And who suffers most? The girls. Boys’ education has traditionally been prioritized by families. Many parents don’t see the value as the object is to get the girl married off and settled. So, many girls are pulled out to care for the younger children so that parents can try and make enough money to put food on the table, which is often as little as a few potatoes and sometimes nothing at all. As a consequence, those girls have little hope. Teenage pregnancy is a huge issue, girls are being disowned and made homeless and are at much higher than average risk of sexual exploitation and trafficking. Many are turning to prostitution in this border town and the district has one of the highest rates of gender-based violence in the country.
But it wasn’t all the information I was finding that rocked me. It was one single moment where it all came home to me. In the terrible conditions of that P1 classroom, I saw a ray of light coming through a crack in the shutters over a window. It fell on the face of one little girl. To me, she represented all I was hearing and seeing. What would her future be? What was her path? And in that moment, I sensed Jesus in that room. I realized it wasn’t about me, or Wellspring or being a savior or wanting to fix things. It was about the fact that Jesus had been there all along and that he was inviting us to join Him. Because He loves these kids and wants to see them given the same dignity, to be treated with the same worth, to be loved in the same way that He loves all of you reading this blog, whether you know it or not. Every one of those girls on the edge of dropping out, every teenager dealing with an unwanted pregnancy and at danger of being disowned or being exploited today, every one of those women being beaten, is loved. Every. Single. One.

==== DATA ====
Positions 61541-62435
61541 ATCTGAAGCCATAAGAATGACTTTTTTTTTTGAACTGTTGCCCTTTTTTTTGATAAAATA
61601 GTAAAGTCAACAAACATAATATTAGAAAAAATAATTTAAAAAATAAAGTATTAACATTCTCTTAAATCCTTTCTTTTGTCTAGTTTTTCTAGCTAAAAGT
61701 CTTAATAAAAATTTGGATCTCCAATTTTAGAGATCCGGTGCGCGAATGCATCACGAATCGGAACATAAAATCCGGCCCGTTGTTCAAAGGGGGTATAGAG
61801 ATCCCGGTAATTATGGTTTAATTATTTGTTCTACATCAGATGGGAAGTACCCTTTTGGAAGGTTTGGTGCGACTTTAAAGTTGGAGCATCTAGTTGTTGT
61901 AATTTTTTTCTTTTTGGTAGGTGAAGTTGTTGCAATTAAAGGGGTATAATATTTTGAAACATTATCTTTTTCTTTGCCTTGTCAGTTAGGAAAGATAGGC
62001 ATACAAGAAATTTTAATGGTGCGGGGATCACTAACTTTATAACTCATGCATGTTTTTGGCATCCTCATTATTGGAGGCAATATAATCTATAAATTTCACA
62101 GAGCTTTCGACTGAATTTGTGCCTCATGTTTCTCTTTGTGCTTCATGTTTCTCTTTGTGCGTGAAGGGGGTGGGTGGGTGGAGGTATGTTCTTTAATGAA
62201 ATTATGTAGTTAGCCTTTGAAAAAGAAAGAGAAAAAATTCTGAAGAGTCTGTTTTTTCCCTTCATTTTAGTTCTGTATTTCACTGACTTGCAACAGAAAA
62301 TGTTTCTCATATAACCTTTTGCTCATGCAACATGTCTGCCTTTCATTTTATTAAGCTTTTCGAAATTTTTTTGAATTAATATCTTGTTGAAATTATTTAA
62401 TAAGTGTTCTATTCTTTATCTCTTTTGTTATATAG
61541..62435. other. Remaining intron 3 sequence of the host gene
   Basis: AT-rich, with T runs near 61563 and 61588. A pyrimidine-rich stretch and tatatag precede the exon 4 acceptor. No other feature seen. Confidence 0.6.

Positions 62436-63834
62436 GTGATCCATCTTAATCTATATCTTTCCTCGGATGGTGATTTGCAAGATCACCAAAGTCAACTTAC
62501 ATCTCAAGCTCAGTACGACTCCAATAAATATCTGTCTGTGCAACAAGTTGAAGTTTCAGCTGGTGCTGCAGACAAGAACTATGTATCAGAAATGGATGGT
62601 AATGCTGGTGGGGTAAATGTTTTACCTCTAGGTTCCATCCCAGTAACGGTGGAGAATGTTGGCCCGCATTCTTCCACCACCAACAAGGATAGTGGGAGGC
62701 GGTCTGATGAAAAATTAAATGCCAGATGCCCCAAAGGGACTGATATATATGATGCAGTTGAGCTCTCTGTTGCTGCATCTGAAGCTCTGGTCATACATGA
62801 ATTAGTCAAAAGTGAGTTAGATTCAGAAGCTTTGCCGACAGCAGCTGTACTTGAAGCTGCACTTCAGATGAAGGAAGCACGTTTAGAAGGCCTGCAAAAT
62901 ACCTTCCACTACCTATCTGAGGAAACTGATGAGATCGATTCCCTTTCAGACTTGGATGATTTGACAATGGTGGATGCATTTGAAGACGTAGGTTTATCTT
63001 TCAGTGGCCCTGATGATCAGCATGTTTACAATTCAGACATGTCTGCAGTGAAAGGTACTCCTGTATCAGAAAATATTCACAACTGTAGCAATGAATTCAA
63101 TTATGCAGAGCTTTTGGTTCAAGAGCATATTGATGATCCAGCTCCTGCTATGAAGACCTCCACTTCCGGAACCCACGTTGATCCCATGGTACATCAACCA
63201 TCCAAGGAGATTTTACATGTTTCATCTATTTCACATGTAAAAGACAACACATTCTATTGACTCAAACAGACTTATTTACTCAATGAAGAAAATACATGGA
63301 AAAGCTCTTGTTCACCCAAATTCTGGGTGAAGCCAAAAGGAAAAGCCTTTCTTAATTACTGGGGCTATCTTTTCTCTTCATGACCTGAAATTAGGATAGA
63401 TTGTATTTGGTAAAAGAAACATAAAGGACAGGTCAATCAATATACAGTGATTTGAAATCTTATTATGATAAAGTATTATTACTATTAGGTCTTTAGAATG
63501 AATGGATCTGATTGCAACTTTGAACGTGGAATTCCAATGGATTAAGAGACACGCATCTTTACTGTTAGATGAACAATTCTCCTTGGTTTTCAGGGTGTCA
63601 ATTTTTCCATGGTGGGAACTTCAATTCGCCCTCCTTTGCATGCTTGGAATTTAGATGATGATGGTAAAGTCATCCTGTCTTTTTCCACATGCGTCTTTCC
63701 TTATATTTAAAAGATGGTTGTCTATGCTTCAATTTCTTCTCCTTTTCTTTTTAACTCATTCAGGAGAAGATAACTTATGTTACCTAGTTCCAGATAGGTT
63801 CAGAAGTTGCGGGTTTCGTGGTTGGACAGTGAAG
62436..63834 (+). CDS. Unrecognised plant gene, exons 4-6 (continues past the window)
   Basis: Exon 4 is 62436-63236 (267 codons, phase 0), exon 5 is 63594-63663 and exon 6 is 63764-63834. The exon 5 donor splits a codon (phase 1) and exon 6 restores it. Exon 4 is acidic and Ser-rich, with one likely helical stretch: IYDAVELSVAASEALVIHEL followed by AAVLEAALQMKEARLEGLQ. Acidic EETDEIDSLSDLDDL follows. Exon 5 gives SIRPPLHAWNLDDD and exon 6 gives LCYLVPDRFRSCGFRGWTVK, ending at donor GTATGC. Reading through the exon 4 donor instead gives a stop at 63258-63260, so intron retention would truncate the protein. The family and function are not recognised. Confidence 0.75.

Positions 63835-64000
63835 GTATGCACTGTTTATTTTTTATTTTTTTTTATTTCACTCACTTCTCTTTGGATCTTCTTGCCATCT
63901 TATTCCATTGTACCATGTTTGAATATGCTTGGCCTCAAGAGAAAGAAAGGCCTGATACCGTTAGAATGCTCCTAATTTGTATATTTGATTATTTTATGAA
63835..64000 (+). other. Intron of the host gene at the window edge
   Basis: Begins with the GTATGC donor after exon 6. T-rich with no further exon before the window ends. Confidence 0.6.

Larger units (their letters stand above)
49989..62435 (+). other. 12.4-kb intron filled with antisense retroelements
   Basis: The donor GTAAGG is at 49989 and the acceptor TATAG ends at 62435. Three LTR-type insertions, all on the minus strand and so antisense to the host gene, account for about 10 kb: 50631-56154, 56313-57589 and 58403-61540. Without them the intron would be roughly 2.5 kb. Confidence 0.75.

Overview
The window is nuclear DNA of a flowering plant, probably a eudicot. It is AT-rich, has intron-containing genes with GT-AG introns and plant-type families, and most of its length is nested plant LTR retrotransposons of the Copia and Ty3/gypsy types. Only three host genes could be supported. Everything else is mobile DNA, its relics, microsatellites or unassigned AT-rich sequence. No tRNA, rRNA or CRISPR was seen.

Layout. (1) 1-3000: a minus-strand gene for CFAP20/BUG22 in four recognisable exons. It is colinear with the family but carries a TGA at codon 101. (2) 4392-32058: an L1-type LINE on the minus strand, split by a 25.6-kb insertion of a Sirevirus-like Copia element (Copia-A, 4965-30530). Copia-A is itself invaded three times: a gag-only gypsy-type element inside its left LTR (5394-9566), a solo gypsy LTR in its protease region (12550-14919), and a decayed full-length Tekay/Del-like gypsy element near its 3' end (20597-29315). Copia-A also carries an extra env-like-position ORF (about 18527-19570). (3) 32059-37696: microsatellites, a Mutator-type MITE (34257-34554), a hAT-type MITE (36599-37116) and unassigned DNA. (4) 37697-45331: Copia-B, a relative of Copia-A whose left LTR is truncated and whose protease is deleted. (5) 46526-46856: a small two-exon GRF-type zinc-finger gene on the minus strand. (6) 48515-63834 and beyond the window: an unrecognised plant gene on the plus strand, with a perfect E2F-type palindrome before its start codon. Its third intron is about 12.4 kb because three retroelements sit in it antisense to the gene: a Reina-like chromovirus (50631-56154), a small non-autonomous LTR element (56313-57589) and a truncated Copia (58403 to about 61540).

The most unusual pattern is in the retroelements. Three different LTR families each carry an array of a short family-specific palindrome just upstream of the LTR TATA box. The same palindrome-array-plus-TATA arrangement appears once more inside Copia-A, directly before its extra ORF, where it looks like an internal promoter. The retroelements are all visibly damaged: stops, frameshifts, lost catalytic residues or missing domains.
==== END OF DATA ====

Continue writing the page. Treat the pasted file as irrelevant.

And we are loved too. Because we are just as poor and broken in our own way. And we need to be made whole as well.
Over the years I have realized that those we often think of as the least, those who by Western standards have nothing, are some of the most wonderful and brightest lights in the universe. So, it’s not that I want to let my light shine on them, to try and make things better in my own strength, to be the one with all the answers. I can’t be. I don’t have them. It’s that I want to have the privilege of joining with these wonderful communities in my brokenness, so that together, we might experience that ray of light shining on our faces that comes from God’s huge and compassionate heart for the poor. That together, we might be part of restoring some of the brokenness of this world and that in that we might all find our own redemption and healing.
It’s a long journey to freedom and we sometimes struggle to stay on the path. But in following in his footsteps, in searching out the rays of light, in understanding our own poverty as we walk alongside each other, may we find the courage to continue onwards to the place where we find salvation. Not just for that little girl, but for us all.
Note: During this trip, Wellspring made a commitment to be in this district for the next five years, to join with God and our Rwanda brothers and sisters as we work in all the 86 primary schools with 90,000 plus students. We plan to do everything we can to get these kids the education they deserve, to see girls treated with fairness and equity, to see teachers becoming community leaders, parents engaged and contributing and this whole area transformed as they unleash the raw power of a new generation.